You are here

US banking giants tap Fed's discount window to ease stigma

rk_FederalReserve_170320.jpg
Eight giant US banks said they would access the Federal Reserve's discount window, in a move meant to remove the long-standing stigma of using it, as the financial system comes under mounting pressure from the coronavirus pandemic.

[NEW YORK] Eight giant US banks said they would access the Federal Reserve's discount window, in a move meant to remove the long-standing stigma of using it, as the financial system comes under mounting pressure from the coronavirus pandemic.

The banks - including JPMorgan Chase & Co, Bank of America Corp and Citigroup Inc - will use the facility to "reassure financial institutions of all sizes" that they can tap it too, the Financial Services Forum industry group said in a statement late on Monday. Federal regulators have been encouraging banks to normalise use of the window after rates in repo markets spiked in September.

The eight firms "individually have substantial liquidity and multiple sources of funding", the group said. But "they believe it is important to lead by demonstrating the value of the Federal Reserve's discount window facility and to encourage its use by other financial institutions".

The window is meant to provide emergency liquidity to banks that otherwise have healthy balance sheets. In a cash crunch, banks can pledge collateral to the Fed in return for cash. Banks have been extremely reluctant to use the facility because of the reaction it can provoke among investors, who may fear it reveals a more serious problem, and among politicians keen to attack taxpayer-funded bank bailouts.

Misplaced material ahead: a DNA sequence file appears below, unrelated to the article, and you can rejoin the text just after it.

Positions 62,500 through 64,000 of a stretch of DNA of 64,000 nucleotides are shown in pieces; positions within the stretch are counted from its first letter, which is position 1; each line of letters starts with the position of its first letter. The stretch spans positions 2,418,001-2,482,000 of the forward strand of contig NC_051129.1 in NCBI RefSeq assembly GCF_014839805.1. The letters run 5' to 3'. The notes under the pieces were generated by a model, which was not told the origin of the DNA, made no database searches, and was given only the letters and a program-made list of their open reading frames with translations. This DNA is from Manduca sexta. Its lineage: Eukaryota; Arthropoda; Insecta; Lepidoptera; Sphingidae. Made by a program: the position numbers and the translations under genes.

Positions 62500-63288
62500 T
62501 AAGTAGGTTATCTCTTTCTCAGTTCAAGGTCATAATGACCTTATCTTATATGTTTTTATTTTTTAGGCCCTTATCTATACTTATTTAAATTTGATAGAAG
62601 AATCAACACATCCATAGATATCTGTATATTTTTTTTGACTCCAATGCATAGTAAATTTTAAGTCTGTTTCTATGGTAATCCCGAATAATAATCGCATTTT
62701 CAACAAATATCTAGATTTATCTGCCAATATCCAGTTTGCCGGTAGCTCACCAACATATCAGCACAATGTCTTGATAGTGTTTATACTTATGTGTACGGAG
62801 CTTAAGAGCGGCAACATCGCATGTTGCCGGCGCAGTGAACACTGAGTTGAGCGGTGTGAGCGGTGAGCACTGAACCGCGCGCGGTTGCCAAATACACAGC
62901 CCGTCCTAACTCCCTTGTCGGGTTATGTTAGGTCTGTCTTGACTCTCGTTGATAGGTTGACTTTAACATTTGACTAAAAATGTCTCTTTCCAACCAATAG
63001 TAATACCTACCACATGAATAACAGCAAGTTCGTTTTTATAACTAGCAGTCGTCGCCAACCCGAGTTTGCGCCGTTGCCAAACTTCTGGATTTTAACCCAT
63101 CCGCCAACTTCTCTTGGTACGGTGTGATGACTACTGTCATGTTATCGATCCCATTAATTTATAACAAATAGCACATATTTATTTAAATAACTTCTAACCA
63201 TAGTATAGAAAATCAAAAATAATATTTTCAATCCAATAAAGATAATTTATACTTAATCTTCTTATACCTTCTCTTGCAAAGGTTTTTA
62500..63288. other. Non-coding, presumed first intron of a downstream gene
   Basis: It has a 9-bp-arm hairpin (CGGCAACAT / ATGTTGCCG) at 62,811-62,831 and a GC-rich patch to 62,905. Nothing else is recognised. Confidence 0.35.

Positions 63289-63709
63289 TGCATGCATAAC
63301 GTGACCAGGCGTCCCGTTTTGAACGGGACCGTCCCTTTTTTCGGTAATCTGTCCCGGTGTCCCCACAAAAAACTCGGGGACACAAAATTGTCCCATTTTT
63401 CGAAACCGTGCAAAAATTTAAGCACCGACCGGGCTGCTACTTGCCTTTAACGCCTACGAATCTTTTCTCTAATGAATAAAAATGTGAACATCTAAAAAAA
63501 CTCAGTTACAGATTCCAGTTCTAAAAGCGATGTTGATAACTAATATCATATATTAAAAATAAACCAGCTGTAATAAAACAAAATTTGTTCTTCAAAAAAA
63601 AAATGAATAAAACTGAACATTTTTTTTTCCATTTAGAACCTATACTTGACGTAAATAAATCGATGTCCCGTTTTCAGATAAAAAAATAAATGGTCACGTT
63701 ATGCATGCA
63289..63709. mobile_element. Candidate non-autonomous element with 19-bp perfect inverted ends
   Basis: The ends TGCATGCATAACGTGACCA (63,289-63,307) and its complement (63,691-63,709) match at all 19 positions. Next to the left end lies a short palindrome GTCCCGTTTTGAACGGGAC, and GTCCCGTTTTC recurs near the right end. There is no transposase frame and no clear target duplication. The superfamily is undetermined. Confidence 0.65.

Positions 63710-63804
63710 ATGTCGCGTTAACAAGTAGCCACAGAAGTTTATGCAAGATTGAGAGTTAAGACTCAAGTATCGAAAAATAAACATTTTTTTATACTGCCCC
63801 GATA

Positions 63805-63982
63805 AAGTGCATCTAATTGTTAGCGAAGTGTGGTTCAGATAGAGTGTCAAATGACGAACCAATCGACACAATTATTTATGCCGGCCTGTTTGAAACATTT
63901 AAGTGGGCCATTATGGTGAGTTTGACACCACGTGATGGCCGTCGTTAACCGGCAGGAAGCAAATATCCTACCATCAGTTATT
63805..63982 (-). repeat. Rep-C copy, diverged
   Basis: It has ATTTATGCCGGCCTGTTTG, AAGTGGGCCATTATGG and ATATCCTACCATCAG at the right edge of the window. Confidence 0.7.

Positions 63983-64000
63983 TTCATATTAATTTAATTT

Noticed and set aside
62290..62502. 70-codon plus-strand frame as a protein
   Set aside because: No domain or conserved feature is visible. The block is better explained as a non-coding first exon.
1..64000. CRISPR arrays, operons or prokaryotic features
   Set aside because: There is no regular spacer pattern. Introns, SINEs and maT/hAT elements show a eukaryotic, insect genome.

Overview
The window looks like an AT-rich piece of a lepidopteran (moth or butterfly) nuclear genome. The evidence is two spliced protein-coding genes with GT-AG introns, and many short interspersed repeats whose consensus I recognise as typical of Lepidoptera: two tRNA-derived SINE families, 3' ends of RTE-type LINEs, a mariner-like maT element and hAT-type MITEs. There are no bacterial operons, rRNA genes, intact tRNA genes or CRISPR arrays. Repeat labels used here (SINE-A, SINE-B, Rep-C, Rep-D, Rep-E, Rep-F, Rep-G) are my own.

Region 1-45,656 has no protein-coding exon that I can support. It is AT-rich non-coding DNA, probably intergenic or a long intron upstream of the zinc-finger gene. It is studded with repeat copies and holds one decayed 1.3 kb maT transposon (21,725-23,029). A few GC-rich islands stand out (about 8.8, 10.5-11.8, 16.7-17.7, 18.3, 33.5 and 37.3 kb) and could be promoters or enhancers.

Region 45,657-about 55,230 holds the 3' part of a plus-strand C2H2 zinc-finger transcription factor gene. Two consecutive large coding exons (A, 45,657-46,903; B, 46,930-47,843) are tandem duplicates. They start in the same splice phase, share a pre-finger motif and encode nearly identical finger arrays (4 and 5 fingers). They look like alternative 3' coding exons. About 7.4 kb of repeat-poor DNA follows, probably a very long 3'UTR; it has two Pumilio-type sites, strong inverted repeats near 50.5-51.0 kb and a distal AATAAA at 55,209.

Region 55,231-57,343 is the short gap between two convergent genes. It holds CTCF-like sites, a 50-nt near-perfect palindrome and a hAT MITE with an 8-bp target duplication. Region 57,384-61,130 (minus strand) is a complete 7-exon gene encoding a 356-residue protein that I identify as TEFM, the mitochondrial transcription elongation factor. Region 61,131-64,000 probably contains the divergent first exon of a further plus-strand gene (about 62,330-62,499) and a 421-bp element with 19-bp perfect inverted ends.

The group of banks - deemed by US regulators to be the most important to the financial system - also includes Wells Fargo & Co, Goldman Sachs Group Inc, Morgan Stanley, Bank of New York Mellon Corp and State Street Corp. On Sunday, the same group announced that they would suspend stock buybacks through the second quarter.

Regulators arm-twisted banks to use the discount window to remove the stigma during the depths of the 2008 crisis. Firms did so briefly, but as the situation worsened, the Fed announced unprecedented new liquidity programmes to prop up the financial system.

BLOOMBERG